The Supreme Court in a decision dd. 18th December 2014, made it clear the proper construction to be given to the regulations contained in article 107 of the Spanish Act about Spanish Ports and Merchant Marine on the auction of ships held or deposited within the service area of ports and the capacity of the Port Authority to conduct these auctions.
Facts in dispute
That judgment analyses a factual situation in which the Port Authority of Las Palmas de Gran Canaria, after obtaining a Court order for the detention of a vessel to secure a credit, sold the vessel in public auction after having sought and obtained the Court authorization to do so. The public auction was carried by the Port Authority under its own unilateral fixed conditions and without the Court intervention or control of the legality of the conditions in which the auction was conducted.
Challenged the validity of the auction, the Superior Court of the Canary Islands declared that the Port Authority had no capacity to deal with that auction and that the Court that ordered the detention of the vessel should have controlled its legality. Therefore because this was not done, the auction was declared null and void as being contrary to the provisions set out in article 107 of the Spanish Act about Spanish Ports and Merchant Marine.
The Spanish Shipping Act 14/2014, when ruling on forcible sale of ships, states in its Article 480:
“Forced sale of the ship shall be according to the terms set forth in the Civil Procedure Act, or in the administrative regulations that may be applicable for auction of moveable assets subject to public registration in all matters not provided in the International Convention on Maritime Liens and Mortgages, done at Geneva on 6th May 1993, and this Act.”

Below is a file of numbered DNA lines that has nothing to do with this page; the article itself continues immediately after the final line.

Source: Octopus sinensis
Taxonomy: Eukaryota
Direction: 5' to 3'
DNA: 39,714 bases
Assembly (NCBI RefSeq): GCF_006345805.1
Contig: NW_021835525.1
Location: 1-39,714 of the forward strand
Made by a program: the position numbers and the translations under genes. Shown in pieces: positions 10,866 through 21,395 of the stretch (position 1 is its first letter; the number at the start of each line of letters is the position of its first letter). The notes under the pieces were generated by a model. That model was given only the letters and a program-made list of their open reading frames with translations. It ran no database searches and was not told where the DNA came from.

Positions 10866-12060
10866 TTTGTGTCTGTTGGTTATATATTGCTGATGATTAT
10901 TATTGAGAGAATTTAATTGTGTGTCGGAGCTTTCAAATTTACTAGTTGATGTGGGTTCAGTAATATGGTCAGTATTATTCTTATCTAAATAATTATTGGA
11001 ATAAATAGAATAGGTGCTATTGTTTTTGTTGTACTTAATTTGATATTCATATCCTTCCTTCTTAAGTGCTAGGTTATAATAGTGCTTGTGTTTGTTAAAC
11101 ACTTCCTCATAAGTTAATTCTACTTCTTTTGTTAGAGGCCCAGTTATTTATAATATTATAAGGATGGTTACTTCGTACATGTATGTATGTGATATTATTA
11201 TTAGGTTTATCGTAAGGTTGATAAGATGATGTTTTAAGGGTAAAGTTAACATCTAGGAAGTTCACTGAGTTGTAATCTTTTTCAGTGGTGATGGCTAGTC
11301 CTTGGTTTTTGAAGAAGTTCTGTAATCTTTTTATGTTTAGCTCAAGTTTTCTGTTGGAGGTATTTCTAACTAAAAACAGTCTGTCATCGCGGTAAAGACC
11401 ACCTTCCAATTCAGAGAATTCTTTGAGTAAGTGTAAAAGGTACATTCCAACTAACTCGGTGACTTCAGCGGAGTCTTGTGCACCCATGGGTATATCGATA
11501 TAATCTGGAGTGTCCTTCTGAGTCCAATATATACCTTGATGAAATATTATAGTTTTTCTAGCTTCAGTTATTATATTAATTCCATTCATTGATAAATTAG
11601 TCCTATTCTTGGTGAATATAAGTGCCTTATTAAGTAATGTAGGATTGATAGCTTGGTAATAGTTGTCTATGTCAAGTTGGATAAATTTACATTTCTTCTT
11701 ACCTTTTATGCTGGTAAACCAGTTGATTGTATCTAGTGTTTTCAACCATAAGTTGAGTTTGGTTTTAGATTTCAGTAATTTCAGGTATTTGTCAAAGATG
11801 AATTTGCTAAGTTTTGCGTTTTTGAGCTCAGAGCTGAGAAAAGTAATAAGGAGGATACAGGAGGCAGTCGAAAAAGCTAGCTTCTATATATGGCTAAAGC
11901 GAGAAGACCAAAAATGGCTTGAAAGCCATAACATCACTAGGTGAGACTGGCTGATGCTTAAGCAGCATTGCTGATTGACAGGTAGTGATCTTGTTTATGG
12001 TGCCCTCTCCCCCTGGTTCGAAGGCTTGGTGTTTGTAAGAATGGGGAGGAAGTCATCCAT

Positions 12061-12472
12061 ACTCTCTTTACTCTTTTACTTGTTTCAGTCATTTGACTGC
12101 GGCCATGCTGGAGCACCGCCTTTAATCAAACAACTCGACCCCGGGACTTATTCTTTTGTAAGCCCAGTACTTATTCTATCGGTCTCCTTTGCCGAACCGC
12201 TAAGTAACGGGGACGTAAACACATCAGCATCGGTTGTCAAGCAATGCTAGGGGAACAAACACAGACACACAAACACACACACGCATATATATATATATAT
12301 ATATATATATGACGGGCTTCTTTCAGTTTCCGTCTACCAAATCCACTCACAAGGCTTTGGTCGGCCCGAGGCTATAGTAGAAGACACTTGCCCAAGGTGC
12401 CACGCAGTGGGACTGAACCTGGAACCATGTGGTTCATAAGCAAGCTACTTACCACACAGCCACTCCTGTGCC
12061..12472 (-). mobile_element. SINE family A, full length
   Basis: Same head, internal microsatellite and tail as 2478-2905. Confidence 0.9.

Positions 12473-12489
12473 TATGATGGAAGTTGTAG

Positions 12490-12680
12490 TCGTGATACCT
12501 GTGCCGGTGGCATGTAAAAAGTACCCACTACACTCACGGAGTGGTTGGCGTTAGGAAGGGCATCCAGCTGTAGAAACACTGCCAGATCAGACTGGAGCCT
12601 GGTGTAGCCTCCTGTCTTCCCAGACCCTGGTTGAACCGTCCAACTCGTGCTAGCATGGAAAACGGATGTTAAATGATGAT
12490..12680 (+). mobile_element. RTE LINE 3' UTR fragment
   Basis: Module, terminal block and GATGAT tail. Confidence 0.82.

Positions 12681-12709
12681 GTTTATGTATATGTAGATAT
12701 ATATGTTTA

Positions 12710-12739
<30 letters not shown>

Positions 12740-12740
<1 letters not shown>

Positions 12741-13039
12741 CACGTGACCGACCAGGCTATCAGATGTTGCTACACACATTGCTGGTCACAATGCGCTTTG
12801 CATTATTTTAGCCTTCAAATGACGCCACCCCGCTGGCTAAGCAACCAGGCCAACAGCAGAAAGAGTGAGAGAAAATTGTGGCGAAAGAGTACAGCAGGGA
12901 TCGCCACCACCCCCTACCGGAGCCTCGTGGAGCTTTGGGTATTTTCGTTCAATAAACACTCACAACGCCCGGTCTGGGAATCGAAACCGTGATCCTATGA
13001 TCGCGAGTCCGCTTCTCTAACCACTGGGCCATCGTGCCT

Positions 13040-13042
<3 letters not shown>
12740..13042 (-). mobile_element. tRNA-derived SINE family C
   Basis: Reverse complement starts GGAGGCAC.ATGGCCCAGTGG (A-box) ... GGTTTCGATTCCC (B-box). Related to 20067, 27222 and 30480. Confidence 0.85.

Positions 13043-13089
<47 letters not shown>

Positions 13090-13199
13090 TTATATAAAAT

This new law envisages the possibility that the procedure set forth in the Code of Civil Procedure will apply in the event that the Spanish Courts are the ones effecting the public auction. However, unlike the previous regulation, it adds the novelty that the auction might be carried out in accordance with the administrative rules, which implies “de facto” a legalization of the auctions made by Port Authorities out of the scope of those under the control of the Spanish Courts.
Notwithstanding the above mentioned, it remains the judicial control “a posteriori” of the legality of the auctions conducted by Port Authorities.